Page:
365 Reasons to Love Comics #162
WordPress must’ve had a stroke, but I will fight through the glitches to bring you your Reason to Love Comics!
Anyway, Anthropomorphism Week, Part Deux, continues with today’s perfect porcine protector! With great archive comes great responsibility.
Spider-Ham, Spider-Ham, does whatever a… uh…
Peter Porker, the Spamtacular Spider-Ham, was once a mild-mannered spider, bitten by a radioactive May Porker– the pig equivalent of Aunt May. He was transformed into a Spiderpigman, which is different from Manbearpig. May ended up becoming his surrogate “Aunt” and he started dating Mary Jane Waterbuffalo. Yes, he was created by Tom DeFalco (along with a fellow named Mark Armstrong). Why do you ask?
The ham with the proportionate speed, strength, and agility of a spider first appeared in a “Marvel Tails” one-shot in the early 80’s, and was gifted with his own series a couple years later, published under Marvel’s kid-friendly Star imprint. All sorts of cool creators worked on these stories, including Steve Skeates and Fred Hembeck. Michael Golden drew the cover to #1.
Spider-Ham lived in a world populated by anthropomorphic representations of all the other Marvel characters, all of whom had, in their name, a reference to what kind of animal they were. For example, you had J. Jonah Jackal, Captain Americat, Deerdevil, Hulk-Bunny, Goose Rider, the Asinine Torch (my personal favorite), Nick Furry, Agent of SHEEP, Sub-Marsupial… and Spider-Ham’s enemies: Ducktor Doom, Doctor Octopussycat, Kingpig, Sandmanatee, and Galactypus. There are tons more. Check the Wiki for a list.
All good things must come to an end, however, and Spider-Ham’s solo series was roasted at #17. That was not the end of our bacon-y friend, however, as he later appeared in back-ups in Marvel Tales, as well as in several issues of What The!?, Marvel’s completely-insane 90’s follow-up to Not Brand Ecch. I really need to track this book down. After that folded, Spider-Ham mostly vanished into limbo, but still shows up in cameo appearances, such as in Generation X #52, or a Spider-Girl story, or a variant cover and the like. J. Michael Straczynski brought Spider-Ham back to the forefront in a recent one-shot which was not very acclaimed. Besides, he replaced all the wonderful, colorful animal characters with “ham” derivatives. Who wants Wolverham or Hambit when you can have Doc Clamson and Paste Pot Peep?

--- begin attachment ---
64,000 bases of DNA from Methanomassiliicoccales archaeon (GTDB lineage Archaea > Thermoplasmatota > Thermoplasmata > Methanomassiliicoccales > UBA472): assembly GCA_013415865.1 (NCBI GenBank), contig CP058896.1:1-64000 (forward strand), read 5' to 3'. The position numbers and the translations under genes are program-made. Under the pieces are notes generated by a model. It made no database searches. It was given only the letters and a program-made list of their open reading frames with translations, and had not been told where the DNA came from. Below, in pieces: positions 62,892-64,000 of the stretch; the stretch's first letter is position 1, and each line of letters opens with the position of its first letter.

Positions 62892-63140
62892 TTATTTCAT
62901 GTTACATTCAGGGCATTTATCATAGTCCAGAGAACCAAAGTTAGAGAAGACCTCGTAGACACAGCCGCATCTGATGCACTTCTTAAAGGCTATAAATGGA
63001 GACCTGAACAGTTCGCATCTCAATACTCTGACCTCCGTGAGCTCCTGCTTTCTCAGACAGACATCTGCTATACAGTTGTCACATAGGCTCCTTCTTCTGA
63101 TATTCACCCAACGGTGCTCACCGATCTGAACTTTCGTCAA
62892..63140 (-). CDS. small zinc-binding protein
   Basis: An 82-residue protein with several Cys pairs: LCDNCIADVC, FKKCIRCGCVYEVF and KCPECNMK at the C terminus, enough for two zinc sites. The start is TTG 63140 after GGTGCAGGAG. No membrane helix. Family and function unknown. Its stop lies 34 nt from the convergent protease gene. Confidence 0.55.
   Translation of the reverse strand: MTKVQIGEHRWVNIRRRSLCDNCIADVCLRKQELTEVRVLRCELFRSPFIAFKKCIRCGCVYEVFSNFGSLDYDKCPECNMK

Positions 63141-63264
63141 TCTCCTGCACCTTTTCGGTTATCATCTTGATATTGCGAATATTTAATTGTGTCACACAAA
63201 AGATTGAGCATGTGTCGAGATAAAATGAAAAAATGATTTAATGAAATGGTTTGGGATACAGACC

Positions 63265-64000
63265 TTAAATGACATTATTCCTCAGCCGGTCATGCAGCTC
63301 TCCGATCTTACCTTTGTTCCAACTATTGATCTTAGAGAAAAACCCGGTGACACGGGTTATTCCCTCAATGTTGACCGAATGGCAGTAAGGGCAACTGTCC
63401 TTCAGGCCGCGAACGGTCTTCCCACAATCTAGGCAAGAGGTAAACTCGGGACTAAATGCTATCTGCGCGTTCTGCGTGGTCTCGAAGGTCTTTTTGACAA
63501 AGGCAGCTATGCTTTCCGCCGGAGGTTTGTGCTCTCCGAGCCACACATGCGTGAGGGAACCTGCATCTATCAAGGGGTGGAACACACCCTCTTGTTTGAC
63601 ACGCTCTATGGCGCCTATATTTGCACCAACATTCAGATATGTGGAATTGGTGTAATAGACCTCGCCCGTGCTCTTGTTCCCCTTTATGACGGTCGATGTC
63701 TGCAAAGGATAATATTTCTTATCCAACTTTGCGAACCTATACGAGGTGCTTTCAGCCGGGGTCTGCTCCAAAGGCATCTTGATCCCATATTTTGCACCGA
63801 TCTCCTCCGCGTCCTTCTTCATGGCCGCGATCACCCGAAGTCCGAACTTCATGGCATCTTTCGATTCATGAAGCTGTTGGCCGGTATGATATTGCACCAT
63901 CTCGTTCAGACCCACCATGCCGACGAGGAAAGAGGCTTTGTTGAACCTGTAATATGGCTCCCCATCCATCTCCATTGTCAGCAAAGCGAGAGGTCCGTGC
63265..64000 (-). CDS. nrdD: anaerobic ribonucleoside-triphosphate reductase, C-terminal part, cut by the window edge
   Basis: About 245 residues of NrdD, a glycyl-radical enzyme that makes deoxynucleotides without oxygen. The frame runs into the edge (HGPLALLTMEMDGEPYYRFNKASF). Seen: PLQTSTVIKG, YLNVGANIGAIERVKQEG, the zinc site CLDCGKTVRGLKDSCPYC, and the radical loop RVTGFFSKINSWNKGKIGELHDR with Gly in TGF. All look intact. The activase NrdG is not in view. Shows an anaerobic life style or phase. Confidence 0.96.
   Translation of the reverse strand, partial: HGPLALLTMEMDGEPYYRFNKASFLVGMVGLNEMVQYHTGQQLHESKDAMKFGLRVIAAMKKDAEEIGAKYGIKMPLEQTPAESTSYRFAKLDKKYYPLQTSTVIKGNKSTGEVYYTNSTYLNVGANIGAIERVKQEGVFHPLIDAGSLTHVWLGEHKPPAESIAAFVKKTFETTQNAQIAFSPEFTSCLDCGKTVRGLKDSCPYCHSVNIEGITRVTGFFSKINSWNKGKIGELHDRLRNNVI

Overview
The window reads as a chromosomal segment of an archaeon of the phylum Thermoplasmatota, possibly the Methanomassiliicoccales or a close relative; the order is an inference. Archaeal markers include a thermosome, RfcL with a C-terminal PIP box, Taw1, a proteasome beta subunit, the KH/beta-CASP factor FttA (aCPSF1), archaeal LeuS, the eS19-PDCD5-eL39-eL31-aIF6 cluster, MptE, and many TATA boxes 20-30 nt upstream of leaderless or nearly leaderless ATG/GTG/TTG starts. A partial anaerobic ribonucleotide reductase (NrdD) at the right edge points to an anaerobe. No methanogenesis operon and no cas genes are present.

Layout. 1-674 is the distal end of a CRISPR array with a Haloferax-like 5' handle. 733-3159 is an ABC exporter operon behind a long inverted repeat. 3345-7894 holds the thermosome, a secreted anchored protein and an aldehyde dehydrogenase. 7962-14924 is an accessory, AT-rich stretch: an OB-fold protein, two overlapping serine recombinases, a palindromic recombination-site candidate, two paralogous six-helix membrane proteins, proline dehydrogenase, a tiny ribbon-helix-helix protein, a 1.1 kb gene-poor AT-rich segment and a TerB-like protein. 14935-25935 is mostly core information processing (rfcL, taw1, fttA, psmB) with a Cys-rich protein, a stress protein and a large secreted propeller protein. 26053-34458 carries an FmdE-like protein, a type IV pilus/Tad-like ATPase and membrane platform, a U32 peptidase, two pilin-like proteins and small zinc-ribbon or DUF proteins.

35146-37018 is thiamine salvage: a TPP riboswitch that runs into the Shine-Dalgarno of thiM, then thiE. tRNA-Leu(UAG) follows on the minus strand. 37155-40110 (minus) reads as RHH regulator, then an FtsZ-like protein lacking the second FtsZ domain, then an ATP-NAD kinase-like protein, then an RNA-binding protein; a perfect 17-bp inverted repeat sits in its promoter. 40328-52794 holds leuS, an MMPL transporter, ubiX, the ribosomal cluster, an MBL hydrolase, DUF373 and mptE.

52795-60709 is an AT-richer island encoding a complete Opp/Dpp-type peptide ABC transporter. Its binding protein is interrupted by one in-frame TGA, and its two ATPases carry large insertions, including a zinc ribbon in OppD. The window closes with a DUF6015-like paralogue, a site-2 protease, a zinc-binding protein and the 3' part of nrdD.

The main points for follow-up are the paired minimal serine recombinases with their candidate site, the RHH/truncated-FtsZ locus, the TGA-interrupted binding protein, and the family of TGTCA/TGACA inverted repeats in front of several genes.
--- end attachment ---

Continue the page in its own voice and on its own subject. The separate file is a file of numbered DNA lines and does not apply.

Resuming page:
I love the concept of the wall-crawling hog, because it’s light, cheeky, fun stuff that kids of all ages can enjoy. Ahh, but those were simpler times, when Marvel poked fun at itself on purpose, for once. (Okay, low blow. I apologize. No snark here! Really! Just love!) I’m still waiting on my Spider-Ham/Captain Carrot crossover. C’mon, fellas! Give the world what it doesn’t know it needs!
The adventures of the webbed pig wonder have proven that you can’t keep a good ham down. For with great novelty, comes great resale value. Now if you’ll excuse me, my sausage sense is tingling. Mmm.